Thanks to the humanitarian efforts led by the Government of Pakistan and assisted by its development partners, including UNICEF and the Global Partnership for Education, the disaster created opportunities for hundreds of thousands of children who are now learning in safer and cleaner environment and with better learning materials.

Balochistan is the largest province of Pakistan. Around 60 to 80% children of primary age are reportedly out of school, more girls than boys.

In 2021, the School Education Department (SED), Govt. of Balochistan, initiated implementation of the Balochistan Student Learning Improvement Program (BSLP), which is funded by GPE and has technical support from UNICEF.

The objective of this five-year program is to improve students’ learning outcomes and the quality of teaching and learning in the province as envisaged in the Balochistan Education Sector Plan 2020-2025.

The implementation of the program was severely impacted by the flood emergency of 2022.

The generous contribution from GPE allowed to redirect part of the program funds for immediate response activities in the flood affected districts of Balochistan. This has resulted in restoration of clean and safe education facilities for half a dozen thousands of children.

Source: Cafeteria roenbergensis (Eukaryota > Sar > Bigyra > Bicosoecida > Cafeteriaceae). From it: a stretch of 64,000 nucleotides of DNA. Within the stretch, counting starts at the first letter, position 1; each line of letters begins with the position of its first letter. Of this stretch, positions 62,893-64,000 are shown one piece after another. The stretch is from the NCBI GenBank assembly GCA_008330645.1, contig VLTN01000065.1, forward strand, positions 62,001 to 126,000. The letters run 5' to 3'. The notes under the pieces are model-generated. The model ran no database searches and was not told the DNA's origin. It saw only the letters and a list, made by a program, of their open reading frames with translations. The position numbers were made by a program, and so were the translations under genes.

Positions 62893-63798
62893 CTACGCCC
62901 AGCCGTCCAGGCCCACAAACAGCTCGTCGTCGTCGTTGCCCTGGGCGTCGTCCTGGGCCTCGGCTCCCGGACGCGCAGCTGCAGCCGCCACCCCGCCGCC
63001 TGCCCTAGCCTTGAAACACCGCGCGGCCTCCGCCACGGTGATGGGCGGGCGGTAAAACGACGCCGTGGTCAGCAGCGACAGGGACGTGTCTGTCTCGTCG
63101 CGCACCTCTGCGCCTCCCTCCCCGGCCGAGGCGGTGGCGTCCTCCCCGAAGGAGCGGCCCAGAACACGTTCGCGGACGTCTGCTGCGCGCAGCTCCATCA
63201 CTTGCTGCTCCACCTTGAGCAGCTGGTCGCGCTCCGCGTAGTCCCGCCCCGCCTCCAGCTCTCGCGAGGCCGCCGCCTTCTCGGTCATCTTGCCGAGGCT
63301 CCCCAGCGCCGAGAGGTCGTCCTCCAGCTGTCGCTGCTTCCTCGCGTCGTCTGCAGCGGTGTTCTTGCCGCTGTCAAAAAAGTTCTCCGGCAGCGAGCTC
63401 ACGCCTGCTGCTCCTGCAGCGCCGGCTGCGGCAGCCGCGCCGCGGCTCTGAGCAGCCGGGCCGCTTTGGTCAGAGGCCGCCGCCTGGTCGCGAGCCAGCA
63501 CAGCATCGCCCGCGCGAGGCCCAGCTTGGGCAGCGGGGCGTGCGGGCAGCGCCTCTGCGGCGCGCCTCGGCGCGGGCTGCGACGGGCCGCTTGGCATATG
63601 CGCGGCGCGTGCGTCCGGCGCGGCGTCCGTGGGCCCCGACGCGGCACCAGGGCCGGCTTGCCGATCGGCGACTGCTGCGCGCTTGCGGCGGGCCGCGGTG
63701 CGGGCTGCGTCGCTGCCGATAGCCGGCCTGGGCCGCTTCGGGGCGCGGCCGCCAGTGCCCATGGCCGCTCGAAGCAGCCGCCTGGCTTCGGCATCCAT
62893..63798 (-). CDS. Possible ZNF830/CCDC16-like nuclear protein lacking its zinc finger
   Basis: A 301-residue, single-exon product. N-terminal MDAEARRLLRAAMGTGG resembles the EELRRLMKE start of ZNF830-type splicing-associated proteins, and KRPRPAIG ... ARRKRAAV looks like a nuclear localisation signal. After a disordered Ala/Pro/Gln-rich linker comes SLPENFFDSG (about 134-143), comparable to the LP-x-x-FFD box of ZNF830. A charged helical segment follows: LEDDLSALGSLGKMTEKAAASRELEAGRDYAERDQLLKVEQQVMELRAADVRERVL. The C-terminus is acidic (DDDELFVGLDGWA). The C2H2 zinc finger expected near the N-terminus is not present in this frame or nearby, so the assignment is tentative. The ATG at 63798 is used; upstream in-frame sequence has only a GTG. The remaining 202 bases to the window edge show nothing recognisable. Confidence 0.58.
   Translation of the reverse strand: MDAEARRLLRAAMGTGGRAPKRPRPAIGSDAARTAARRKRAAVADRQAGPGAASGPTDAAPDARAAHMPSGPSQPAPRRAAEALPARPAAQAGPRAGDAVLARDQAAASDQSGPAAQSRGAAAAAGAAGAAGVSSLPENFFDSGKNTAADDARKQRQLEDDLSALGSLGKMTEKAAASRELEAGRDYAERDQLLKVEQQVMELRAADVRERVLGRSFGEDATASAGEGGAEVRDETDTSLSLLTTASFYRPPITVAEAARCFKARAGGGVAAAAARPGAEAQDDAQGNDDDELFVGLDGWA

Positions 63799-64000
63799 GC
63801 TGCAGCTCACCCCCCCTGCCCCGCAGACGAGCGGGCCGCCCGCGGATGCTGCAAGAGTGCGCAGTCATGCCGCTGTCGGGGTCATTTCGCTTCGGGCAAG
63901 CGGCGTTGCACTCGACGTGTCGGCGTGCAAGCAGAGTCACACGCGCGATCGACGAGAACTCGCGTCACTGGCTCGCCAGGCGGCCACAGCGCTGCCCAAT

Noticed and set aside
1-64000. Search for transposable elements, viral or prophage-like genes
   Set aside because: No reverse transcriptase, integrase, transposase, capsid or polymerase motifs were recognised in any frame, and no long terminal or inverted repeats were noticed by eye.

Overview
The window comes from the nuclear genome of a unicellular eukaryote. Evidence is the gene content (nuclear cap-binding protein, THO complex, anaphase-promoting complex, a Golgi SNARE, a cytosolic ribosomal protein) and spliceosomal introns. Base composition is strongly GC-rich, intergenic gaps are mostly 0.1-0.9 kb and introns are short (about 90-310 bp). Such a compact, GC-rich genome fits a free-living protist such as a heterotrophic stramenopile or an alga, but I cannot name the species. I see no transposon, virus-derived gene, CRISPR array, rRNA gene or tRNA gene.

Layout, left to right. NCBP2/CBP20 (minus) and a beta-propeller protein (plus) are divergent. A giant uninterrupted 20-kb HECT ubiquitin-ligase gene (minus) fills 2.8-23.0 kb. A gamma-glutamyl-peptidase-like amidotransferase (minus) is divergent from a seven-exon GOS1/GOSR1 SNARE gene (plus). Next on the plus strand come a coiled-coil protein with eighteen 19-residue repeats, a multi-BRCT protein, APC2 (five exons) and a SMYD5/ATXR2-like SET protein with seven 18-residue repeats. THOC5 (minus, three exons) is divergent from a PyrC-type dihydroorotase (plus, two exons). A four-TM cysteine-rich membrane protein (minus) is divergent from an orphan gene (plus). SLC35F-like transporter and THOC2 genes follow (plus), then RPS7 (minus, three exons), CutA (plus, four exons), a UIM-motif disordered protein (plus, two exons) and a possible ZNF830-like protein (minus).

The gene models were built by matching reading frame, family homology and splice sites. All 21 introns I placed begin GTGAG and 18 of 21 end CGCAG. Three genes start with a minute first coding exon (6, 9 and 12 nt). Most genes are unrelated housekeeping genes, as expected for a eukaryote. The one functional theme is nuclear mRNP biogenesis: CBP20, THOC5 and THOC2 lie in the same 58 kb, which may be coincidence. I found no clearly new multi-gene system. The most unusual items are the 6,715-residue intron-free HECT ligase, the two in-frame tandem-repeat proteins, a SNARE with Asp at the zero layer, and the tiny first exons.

Soon after the floods, a total of 77 temporary learning centers were established under this program in the affected areas of the province. Nearly 5000 children benefitted from these centers.

As people started to move back to their native areas, the centers were closed.

Now that people have moved back, 110 transitional school shelters have been established in public schools, which were damaged or destroyed by the floods, helping around an additional 4,500 students to return to education.

UNICEF-supported temporary school construction aims to reduce the key barriers to girls’ education through building gender-sensitive water, sanitation and hygiene (WASH) facilities, creating safe learning environments, especially for girls.

Agsa and her classmates gladly show their notebooks after completing a task. Credit: UNICEF/Pakistan 2024/Sami Malik
Agsa and her classmates gladly show their notebooks after completing a task.
Credit:
UNICEF/Pakistan 2024/Sami Malik

“Construction of this temporary school shelter has resulted in attracting young girls to education,” says Mohammad Anwar, District Education Officer, Uthal, who supervises public education institutions in the area.

“The new school structure is climate resistant as it has been built on elevated ground. In case of future flooding, this structure is not likely to be damaged. It is well lit and has good ventilation. For summers, it has ceiling fans, which are powered by solar energy. It also has a toilet and safe drinking water source. All these features will help in retention of students,” explains Mohammad Anwar.

For many children in Balochistan, temporary schools have provided their first chance to education. For others who dropped out of school earlier, it is an opportunity to rejoin and catch up.

Children receiving education in these centers are not only moving towards a better future but are also inspiring those who are still out of school to avail the opportunity.